How was the MDS matrix used in AES chosen?

$$\begin{pmatrix}2&3&1&1\\ 1&2&3&1\\ 1&1&2&3\\ 3&1&1&2\end{pmatrix}$$ In the above MDS matrix used in AES encryption, why are the numbers $2$,$3$ and $1$ chosen? Why not any other number?

They were chosen because they are the smallest non zero elements possible that make the matrix MDS and circulant. With an MDS matrix, if a single input changes, all the outputs change.

When multiplying the matrix by a value, you need to multiply the input bytes by the values of the matrix in a finite field. These multiplications have a computational cost associated with them that is related to how large the matrix values are, therefore keeping them as small as possible is a design criteria for efficiency.

Multiplication by 1 is obvious, but in the finite field used by AES, multiplication by anything else is different, since you are treating the values as polynomials.

When implemented, multiplication by 2 is a left shift with a conditional XOR, multiplication by 3 is multiplication by 2 plus XOR against the original value. Other larger numbers require more operations. Having the matrix be circulant also allows efficient operation, since you only need to perform a single multiplication per input element, and the rest is all XOR.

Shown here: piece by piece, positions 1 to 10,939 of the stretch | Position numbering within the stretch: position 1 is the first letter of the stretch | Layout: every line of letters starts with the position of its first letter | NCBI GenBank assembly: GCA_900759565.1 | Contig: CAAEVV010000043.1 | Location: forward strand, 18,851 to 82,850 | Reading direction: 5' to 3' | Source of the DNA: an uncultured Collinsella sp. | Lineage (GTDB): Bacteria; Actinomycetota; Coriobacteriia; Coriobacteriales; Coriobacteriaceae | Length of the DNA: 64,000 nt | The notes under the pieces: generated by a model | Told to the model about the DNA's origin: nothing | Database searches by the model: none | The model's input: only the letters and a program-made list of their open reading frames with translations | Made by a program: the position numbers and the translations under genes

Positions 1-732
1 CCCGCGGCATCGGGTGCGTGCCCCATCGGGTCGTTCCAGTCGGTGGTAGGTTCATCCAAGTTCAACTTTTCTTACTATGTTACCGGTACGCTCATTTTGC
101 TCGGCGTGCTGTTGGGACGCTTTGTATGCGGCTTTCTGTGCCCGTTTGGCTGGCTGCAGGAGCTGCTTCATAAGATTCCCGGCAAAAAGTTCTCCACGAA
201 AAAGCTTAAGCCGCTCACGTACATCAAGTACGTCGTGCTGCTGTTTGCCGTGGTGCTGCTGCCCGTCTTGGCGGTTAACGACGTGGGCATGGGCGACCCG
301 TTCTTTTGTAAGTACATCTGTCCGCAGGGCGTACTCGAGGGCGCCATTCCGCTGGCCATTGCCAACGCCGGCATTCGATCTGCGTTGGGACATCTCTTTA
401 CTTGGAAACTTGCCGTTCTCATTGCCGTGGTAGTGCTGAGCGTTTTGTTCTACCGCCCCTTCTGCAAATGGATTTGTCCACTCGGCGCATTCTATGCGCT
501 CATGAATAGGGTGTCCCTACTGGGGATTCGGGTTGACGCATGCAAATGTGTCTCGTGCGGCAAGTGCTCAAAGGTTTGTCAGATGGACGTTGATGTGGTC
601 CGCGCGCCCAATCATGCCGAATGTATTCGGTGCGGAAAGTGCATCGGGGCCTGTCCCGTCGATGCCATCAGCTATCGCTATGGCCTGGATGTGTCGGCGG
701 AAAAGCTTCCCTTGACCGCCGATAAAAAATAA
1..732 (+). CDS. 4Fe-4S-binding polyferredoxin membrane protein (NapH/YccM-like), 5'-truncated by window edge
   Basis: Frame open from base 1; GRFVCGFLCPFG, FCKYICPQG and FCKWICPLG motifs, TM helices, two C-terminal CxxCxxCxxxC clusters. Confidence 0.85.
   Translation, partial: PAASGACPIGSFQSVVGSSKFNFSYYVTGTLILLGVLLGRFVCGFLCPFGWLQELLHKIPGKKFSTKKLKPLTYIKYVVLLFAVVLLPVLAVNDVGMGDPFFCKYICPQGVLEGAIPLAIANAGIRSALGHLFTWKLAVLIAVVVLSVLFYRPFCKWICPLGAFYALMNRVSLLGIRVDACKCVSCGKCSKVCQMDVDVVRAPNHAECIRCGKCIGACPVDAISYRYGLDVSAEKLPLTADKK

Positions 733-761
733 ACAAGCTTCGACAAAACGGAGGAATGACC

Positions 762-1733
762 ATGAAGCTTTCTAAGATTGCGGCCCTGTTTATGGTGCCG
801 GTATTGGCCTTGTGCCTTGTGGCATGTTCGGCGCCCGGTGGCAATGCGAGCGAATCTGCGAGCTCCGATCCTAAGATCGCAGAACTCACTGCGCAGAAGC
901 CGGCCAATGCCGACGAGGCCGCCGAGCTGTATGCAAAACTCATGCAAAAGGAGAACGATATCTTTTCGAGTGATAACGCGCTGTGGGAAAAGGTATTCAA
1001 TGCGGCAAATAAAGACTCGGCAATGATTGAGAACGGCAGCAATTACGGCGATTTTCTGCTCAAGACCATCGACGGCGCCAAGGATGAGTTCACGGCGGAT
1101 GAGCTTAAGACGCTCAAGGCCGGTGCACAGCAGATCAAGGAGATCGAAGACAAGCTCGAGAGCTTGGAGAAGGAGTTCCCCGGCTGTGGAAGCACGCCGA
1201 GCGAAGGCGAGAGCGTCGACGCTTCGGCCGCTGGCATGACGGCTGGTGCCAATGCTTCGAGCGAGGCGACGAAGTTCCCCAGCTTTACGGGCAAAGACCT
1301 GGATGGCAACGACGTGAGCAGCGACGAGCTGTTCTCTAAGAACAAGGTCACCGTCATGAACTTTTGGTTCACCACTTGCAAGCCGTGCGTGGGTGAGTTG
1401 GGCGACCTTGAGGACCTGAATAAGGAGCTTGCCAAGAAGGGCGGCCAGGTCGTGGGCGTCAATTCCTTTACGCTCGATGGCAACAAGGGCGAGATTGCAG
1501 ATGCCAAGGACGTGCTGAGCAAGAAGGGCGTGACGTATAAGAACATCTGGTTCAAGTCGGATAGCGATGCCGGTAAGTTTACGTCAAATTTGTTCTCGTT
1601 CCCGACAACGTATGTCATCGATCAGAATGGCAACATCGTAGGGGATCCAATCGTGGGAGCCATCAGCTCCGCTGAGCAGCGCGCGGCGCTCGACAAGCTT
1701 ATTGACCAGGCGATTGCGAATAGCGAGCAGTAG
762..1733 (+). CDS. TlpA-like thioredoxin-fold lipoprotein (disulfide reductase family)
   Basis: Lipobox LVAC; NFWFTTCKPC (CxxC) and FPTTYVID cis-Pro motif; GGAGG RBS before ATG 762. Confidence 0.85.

Multiplication can also be done in advance then use a table lookup, but that is not good for devices with very low RAM and ROM. Having the elements be small keeps the performance good for when a table lookup implementation is neither optimal nor possible.

A similar circulant MDS matrix with values 1,1,7,4 is used in the Fugue hash function which requires 2 multiplications per input element. Twofish uses 1,91,239 in a non-circulant matrix.

• One other thing to note is that this choice of the matrix makes the inverse matrix not too horrid to compute as well. Jun 1 '15 at 13:24